The bubble was bound to burst eventually. According to Senate Democratic leadership sources, both Senate minority leader Harry Reid and chief 2006 candidate recruiter Sen. Chuck Schumer had received assurances from presumptive Pennsylvania Democratic Senate nominee Bob Casey, Jr. that he was supportive of Reid's leadership and was comfortable with the party's position on abortion, stem cell research, and the filibustering of President Bush's federal judicial nominees.
According to one of these sources, Casey did not make commitments to voting a certain way on specific legislation or issues, but Reid and Schumer felt comfortable enough with what they heard that they approached the state party apparatus, including Gov. Ed Rendell, about exerting pressure on possible Democratic challengers to Casey in order to clear the field for him.
They also felt comfortable enough sharing their impressions with members of the Democratic Senate caucus, including Sens. Barbara Mikulski and Barbara Boxer, and Sens. Dick Durbin and John Kerry, all of whom expressed doubts about Casey's ability or stomach to stick with them in tough fights on social issues.
"Everyone was assured that Casey was going to hang tough with us on reproductive rights and judges," says a Democratic leadership staffer. "But there was genuine concern that Casey was not going to be a team player. You have to remember, Casey's dad was not popular with the Washington party establishment. It's a natural reaction. They don't want this guy after a couple of years to be another Zell Miller."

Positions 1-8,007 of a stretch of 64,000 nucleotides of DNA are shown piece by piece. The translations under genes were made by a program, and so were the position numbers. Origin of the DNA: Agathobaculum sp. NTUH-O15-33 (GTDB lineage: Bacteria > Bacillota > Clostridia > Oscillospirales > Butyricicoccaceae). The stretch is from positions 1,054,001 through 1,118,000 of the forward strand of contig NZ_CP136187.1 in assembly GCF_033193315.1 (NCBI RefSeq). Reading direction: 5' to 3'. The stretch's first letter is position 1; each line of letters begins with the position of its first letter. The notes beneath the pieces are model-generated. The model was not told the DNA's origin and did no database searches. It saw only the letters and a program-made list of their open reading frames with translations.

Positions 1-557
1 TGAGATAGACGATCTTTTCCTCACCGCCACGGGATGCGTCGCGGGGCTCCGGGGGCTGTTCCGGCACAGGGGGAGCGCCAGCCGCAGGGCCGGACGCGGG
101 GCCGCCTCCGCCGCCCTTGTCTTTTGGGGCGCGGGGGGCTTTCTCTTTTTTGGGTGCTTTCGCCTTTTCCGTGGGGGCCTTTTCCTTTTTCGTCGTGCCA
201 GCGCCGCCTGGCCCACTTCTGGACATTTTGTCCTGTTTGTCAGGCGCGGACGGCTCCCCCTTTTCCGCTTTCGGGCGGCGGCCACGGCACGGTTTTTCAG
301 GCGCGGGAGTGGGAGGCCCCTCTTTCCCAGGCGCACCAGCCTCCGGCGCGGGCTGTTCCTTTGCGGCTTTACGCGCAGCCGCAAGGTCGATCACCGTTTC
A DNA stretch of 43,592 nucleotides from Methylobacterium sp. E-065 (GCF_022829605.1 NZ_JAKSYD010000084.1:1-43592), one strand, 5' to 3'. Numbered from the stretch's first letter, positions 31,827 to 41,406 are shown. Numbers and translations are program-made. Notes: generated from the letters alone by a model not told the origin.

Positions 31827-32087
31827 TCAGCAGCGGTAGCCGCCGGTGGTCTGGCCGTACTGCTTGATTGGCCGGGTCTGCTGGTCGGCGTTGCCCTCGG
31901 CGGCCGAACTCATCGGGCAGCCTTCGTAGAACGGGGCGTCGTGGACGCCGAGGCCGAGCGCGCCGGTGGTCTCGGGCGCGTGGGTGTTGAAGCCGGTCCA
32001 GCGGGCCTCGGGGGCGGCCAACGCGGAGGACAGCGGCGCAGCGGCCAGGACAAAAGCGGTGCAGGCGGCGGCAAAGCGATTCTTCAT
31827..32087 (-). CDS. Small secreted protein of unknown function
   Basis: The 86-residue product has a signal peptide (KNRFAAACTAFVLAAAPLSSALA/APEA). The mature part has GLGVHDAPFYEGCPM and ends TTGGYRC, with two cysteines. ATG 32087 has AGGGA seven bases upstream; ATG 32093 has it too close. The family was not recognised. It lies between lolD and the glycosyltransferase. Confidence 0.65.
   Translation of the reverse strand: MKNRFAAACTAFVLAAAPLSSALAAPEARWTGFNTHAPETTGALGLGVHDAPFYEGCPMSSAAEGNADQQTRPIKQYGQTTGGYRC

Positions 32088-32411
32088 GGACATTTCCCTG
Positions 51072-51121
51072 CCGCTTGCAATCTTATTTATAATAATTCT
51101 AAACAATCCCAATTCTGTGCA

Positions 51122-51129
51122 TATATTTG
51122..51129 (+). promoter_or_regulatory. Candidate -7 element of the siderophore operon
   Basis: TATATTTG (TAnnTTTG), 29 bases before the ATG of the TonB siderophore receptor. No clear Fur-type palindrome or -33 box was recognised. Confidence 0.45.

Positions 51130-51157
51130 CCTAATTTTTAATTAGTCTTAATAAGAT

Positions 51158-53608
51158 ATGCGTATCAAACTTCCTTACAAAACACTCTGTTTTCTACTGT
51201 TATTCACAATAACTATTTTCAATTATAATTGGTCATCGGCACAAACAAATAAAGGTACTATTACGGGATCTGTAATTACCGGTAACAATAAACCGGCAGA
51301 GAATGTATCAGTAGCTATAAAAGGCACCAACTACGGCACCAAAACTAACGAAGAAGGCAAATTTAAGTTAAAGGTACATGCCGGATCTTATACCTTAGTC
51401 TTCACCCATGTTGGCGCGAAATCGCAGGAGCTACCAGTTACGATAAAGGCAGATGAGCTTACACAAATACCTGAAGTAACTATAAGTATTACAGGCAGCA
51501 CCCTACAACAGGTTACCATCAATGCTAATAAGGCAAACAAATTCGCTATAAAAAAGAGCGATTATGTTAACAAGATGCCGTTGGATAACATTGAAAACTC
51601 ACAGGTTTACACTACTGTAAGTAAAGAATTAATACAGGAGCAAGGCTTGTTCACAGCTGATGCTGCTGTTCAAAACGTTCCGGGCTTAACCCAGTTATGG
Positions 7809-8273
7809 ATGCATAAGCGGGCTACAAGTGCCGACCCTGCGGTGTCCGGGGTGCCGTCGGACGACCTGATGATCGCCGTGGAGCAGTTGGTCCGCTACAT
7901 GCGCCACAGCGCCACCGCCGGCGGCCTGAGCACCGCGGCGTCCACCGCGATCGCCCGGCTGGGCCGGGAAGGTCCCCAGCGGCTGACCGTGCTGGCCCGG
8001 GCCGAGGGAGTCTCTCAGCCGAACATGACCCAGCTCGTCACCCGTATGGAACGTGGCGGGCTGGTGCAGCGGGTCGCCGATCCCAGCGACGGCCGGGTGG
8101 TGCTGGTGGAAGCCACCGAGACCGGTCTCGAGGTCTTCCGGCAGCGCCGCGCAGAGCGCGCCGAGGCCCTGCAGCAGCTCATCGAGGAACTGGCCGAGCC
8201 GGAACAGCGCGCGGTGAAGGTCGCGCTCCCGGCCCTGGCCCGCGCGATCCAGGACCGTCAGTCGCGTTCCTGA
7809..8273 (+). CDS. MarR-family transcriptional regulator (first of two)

Given Casey's low-watt personality, no one would mistake him for a Miller clone, or even a Sam Nunn. But Casey has presented himself as a moderate to conservative Democrat, and has said he shares his late father's pro-life and conservative social policy positions. Schumer surprised some of the Democratic caucus when he made recruitment of Casey a top priority after the 2004 election cycle.
Reid and Schumer's hand-holding and discussion of Casey with their colleagues, according to another leadership aide, was also born out of the need to stem a possible break within the caucus that would have seen some liberal members encouraging a primary challenger to Casey.
"There was some concern that they might be seeing some Democratic version of Steve Moore or the Club for Growth up there," says the staffer. "The field had generally been cleared, but there are a lot of Democrats in Pennsylvania that are not happy about how this thing was done. Schumer wanted to at least try to put off any problems that might divert the party from a clear challenge to [Sen. Rick] Santorum."
Santorum is the Democrats' top target in 2006. The conservative Republican has been attempting to shore up his support among Catholics and social conservatives after some political and strategic missteps in the 2004 election cycle. There is growing sense among Republicans that he has righted the campaign ship, and growing doubts about Casey's political positions should help him.
DICK LUGAR HEARS IT
Senate Foreign Relations chairman Richard Lugar was slapped down pretty hard for his tepid remarks about President Bush's U.N. ambassador nominee, John Bolton. The senior Indiana senator and other Republicans quickly heard from Bolton supporters outside the Administration. According to Republican sources, lobbyists for the National Rifle Association were on Capitol Hill last week meeting with Senators.
"The message was clear: the Bolton confirmation vote was a litmus test for conservative groups here in Washington and around the country," says the staffer for a Midwestern Republican. "They don't want this vote to be 52-48. Conservatives want this vote to be a statement to the U.N. and its supporters."
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